Published 06/09/17 by Bryant University

Mario Hernández ’97 MBA has leveraged his “never give up” work ethic with an undergraduate degree in systems engineering, and postgraduate studies at Bryant University and Harvard Business School to revolutionize the electronic payments industry. He is the founder, CEO, and chairman of the board of IMPESA and the creator of Monibyte, the company’s innovative corporate payments platform that has processed millions of international transactions since 2014.

“You can’t be a person who specializes in just one thing because sooner or later you’re going to need a different set of skills.”

It’s no surprise that Monibyte was developed completely in-house by IMPESA engineers and programmers. Hernández recalls that the best advice he ever received was from a boss who advised him to “work hard to find what drives your people. Find their purpose in life – why they come to work every day. If you really understand what drives people and help them accomplish that, you will be very successful.”

For Hernández, professional success is the result of hard work and continued education. “You have to work very hard,” he says, “and you learn from every experience at every point in life. The world changes by the minute and you really have to be on top of everything that’s going on. You can’t be a person who specializes in just one thing because sooner or later you’re going to need a different set of skills.”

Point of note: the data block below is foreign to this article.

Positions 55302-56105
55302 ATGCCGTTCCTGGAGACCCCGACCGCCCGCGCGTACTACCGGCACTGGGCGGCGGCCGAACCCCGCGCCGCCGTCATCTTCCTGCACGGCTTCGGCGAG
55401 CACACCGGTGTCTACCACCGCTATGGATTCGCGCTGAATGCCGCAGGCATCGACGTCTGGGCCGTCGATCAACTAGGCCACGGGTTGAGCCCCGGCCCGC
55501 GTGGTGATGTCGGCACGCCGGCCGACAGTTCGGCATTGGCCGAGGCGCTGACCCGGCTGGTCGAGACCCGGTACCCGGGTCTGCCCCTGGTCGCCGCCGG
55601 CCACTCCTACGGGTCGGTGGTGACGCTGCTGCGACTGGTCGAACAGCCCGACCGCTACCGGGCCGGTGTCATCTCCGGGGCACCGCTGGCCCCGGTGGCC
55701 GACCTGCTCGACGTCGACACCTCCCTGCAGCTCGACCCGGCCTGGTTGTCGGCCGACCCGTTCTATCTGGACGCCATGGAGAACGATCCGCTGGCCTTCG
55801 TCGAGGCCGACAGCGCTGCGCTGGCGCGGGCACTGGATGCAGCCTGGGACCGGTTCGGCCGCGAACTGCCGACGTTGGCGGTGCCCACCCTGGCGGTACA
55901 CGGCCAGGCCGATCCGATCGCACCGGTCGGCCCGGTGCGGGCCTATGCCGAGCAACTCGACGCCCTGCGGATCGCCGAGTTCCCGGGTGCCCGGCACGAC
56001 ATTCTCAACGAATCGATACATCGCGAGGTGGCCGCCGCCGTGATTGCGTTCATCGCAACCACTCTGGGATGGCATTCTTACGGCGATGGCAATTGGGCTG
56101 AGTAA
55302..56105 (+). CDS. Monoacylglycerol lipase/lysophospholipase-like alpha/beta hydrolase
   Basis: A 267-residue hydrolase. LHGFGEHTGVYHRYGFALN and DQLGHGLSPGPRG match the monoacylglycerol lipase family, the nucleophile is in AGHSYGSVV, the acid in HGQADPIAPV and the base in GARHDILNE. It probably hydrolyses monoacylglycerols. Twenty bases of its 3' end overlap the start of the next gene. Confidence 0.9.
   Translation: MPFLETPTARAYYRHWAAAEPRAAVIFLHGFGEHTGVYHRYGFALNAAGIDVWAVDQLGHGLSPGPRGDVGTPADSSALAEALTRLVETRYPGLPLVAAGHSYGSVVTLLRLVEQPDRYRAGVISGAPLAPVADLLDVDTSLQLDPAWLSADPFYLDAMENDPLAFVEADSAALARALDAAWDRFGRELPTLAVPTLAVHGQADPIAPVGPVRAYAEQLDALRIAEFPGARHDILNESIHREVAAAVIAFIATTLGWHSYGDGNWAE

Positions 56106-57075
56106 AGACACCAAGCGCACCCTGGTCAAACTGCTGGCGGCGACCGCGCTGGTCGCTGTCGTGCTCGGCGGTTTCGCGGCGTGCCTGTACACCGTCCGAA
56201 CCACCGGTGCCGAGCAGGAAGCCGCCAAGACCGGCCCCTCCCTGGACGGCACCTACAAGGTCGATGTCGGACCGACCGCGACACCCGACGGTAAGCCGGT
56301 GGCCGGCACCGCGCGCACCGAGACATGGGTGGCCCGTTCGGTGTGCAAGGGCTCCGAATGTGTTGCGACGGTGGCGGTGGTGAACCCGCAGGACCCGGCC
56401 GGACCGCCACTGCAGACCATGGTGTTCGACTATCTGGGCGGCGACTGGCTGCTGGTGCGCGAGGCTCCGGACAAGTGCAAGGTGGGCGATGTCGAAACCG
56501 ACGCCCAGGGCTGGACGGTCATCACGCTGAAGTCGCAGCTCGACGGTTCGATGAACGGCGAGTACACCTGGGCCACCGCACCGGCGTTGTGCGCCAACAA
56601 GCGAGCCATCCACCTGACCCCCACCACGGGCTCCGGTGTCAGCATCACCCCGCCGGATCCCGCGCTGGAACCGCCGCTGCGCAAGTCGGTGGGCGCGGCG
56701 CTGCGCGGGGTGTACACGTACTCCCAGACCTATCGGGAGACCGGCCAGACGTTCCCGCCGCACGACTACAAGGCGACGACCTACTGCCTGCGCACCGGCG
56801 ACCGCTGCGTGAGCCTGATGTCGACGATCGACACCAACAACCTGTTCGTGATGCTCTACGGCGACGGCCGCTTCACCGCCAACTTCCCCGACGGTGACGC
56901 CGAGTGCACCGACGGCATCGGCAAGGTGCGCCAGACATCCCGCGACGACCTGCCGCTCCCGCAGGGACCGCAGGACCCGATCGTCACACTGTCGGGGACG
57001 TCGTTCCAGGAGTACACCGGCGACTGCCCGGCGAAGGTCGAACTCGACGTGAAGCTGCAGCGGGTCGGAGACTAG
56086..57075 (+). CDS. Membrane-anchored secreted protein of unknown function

Hernández believes that good leaders and successful entrepreneurs live by the same rule: never, ever give up. “As a leader, you will find people who don’t agree with what you’re doing and sometimes you want to give up,” he explains. “If you have an idea, that doesn’t mean you can’t listen to what other people are saying. Listen, but at the end of the day, make a decision and move on.”

He adds, “Whenever anyone tells you, ‘that’s a great idea,’ most likely someone has already done it. When you’re disrupting and changing the way things are normally done, you will find lots of people who say ‘that can’t be done.’ When you hear that, it means you’re on the right track. When I have an idea and people tell me ‘you can’t do that,’ that’s a driver for me and I just keep going.”

See the original article here.